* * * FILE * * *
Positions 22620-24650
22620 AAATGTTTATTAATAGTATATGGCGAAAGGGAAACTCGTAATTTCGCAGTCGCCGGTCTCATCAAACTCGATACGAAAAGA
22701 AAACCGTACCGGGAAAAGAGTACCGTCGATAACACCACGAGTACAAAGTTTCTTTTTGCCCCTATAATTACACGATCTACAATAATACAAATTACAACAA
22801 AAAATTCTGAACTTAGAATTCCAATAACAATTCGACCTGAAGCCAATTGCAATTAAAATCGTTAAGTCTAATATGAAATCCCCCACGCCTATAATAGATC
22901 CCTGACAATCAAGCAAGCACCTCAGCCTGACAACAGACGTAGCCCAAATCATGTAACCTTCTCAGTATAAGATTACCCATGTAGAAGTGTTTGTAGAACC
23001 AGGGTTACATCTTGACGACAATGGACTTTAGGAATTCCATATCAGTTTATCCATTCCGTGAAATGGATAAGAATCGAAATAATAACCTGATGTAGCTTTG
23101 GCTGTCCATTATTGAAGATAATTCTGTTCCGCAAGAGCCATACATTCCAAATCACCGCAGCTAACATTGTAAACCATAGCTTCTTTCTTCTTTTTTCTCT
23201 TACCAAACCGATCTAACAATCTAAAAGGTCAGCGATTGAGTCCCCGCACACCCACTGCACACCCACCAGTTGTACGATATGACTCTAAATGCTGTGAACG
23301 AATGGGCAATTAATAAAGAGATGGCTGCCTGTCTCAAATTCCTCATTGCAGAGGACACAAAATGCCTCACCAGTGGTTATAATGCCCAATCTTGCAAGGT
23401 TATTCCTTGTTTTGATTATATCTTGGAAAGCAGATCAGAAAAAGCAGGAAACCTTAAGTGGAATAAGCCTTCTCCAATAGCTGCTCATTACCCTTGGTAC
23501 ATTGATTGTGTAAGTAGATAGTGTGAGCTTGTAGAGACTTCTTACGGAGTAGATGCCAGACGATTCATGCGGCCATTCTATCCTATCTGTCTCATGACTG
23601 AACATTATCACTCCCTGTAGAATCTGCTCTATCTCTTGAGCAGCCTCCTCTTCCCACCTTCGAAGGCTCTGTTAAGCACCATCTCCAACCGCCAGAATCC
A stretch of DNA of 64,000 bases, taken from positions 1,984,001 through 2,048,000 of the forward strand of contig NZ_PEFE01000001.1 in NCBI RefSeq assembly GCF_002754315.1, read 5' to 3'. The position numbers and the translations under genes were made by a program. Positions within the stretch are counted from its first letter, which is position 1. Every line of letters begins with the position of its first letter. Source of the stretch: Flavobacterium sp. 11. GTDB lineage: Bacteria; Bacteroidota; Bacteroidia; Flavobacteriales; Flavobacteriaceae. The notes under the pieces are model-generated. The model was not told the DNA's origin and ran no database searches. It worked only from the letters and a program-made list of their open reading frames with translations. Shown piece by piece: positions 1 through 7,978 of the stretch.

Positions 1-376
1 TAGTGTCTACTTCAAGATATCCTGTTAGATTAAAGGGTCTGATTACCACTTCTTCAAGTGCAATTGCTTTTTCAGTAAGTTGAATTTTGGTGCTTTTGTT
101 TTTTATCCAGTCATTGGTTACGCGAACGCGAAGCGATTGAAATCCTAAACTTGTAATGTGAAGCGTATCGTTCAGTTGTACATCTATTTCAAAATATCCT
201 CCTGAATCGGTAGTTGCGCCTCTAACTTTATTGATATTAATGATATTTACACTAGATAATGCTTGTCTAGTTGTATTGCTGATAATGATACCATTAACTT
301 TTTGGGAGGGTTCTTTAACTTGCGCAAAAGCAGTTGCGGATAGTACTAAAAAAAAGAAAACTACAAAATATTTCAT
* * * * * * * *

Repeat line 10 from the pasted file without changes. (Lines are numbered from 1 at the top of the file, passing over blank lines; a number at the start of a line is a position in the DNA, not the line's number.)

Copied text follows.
23401 TATTCCTTGTTTTGATTATATCTTGGAAAGCAGATCAGAAAAAGCAGGAAACCTTAAGTGGAATAAGCCTTCTCCAATAGCTGCTCATTACCCTTGGTAC